Classical reviews – a refined touch

By Ian Dando In Classical

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7th February, 2013 Leave a Comment

RACHMANINOFF: PRELUDES AND TRANSCRIPTIONS, Colin Horsley (Atoll/Ode).

Here is Atoll boss Wayne Laird’s promised ongoing survey of Whanganui-born Horsley (1920-2012). The composer spent most of his time in England with recitals and many piano concerto performances under Sir John Barbirolli and Sir Thomas Beecham before going into semi-retirement on the Isle of Man, where Laird interviewed him last year. These are not the complete 24 preludes. (Good modern versions of the lot on a single CD are readily available elsewhere.) In the 1950s, when Horsley recorded them, Rachmaninoff preludes were not well enough known.

Horsley sidesteps the done-to-death C sharp minor one and selects seven each from the Op 23 and 32 sets, then picks eight Rachmaninoff transcriptions, corn to our ears but fashionable encores in the 50s, such as Mussorgsky’s Gopak and Rimsky-Korsakov’s Flight of the Bumblebee.

The preludes are not for bash artists. Their reflective lyricism, which shows Rachmaninoff at his classiest, is ideally suited to Horsley’s refined Francophile touch, which targets our senses rather than the emotions. Unrushed speeds and very clear fingerwork underpin Horsley’s immensely tasteful playing, all presented with Laird’s very freshly remastered sound. Recommended.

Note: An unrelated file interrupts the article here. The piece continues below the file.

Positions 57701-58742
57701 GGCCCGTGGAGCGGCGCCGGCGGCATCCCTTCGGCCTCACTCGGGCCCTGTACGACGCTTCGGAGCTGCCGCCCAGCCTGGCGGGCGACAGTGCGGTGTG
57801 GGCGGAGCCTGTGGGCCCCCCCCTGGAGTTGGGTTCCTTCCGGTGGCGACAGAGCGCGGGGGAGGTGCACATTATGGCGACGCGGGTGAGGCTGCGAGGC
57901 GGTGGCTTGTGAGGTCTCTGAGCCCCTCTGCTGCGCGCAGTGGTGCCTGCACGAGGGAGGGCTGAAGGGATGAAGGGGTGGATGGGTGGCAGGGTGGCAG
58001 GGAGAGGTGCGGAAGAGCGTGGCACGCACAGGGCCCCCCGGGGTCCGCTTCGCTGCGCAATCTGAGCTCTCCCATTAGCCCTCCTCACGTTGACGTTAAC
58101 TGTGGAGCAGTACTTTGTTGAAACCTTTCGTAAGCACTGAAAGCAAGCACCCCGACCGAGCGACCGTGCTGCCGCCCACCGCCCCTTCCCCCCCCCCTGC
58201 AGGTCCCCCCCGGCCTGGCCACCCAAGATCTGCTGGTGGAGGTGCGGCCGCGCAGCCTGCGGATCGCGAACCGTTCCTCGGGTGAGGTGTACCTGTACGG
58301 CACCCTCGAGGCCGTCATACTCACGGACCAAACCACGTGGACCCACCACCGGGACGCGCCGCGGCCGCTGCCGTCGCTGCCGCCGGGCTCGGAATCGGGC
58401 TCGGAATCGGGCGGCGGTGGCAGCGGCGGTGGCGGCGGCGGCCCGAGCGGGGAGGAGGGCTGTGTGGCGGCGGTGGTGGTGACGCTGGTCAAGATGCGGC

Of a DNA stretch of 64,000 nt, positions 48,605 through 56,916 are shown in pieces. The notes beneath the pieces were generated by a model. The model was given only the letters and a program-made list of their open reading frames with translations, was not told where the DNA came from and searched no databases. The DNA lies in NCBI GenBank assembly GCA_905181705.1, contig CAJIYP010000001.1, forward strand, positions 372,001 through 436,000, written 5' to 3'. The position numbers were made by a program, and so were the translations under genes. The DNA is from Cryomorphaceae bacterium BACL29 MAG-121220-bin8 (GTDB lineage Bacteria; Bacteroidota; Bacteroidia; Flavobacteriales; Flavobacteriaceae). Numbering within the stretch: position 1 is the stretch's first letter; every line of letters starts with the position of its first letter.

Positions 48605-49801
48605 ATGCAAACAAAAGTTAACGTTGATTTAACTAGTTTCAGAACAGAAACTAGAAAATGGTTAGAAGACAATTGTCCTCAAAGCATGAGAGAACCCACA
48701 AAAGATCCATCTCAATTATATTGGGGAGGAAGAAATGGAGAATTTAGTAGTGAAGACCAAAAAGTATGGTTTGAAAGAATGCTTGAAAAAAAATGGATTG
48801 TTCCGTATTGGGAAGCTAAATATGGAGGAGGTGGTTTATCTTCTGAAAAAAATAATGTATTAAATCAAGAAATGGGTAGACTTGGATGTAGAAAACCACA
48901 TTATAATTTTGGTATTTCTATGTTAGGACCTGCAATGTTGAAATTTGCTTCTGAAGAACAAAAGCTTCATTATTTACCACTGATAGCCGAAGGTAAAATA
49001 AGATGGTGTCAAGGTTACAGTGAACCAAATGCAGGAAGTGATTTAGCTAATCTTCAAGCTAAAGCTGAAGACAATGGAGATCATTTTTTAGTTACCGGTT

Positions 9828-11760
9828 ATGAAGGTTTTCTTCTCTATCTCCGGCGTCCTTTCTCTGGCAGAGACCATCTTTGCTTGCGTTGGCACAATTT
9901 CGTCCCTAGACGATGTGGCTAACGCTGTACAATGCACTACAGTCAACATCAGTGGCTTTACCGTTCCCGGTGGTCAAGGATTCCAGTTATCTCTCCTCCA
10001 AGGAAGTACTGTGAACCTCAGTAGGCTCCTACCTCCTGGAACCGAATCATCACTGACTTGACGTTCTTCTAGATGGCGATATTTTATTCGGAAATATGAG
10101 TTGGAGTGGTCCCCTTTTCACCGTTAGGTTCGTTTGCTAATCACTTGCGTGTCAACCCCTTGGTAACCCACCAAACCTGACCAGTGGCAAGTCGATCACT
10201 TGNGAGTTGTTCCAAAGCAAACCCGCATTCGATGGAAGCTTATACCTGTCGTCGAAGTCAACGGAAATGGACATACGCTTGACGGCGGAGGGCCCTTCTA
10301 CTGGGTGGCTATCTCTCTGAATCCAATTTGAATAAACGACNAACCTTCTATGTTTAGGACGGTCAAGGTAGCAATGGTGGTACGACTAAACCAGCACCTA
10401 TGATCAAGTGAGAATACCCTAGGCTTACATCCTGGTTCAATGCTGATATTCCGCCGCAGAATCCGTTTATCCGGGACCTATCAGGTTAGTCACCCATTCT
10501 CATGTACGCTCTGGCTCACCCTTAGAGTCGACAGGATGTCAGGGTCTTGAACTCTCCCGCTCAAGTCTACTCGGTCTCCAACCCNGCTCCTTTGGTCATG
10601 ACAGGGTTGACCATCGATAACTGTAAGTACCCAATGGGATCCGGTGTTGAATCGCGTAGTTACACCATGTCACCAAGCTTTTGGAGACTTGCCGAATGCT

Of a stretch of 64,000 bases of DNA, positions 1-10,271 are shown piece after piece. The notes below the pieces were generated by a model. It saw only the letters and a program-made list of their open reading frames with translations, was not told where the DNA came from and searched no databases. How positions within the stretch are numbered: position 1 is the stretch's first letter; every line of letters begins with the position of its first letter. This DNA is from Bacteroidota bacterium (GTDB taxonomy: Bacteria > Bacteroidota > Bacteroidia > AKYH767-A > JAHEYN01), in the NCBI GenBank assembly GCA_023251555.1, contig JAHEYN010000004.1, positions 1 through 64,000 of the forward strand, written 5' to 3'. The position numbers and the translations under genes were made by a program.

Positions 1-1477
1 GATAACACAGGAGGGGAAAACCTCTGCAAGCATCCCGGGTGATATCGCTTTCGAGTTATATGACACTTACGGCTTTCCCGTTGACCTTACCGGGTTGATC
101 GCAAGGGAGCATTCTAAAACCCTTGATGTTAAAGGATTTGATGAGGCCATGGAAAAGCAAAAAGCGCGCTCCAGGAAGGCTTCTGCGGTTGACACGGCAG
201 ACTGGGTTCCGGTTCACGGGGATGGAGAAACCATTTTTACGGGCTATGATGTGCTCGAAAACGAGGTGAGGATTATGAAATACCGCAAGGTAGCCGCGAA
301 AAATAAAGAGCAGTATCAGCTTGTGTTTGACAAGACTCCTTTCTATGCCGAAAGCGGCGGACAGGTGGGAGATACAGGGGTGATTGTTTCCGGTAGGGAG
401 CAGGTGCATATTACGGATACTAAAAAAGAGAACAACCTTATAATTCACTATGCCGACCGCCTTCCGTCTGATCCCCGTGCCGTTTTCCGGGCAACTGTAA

GRANADOS: DANZAS ESPAÑOLAS, Guillaume Coppola (piano) (Eloquente/Ode).

Outstanding. Coppola, like many Frenchmen, has Spanish music pulsating in his veins. His perceptive sleeve notes show that. He knows the origin of each dance, its dance-tune-dance ternary structure and its provincial roots, mainly Andalusia. His clear pianism articulates the difference of each dance form discerningly. He plays with Hispanic passion. Recorded tone is clear. Spanish music has very wide appeal. Buy.

 

ASIAN MUSIC FOR STRING QUARTET, New Zealand String Quartet (Naxos/Triton).

The three Chinese writers come through strongly. The most exotic Chinese sonority is Zhou Long’s Song of the Ch’in. The NZSQ evoke to perfection its fine gradients of staccato and sliding pitches of the ancient zither-type ch’in. Tan Dun’s Eight Colours has equally flamboyant sonorities but of a more integrated Western flavour. Most subtle of them all is Gao Ping’s Bright Light and Sound Shadows. Its variations on one narrow two-note interval expand in most unpredictable ways.

I have heard better than A Way a Lone from the great Toru Takemitsu. The quartet medium seems too restrictive for this Japanese Debussy. Perhaps the tremendous passion in Spiral III by Cambodia’s Chinary Ung pays tribute to much of his family who perished in the Khmer Rouge genocide. Both he and Tan won Grawemeyer Awards, often referred to as the Nobel Prize in music composition.

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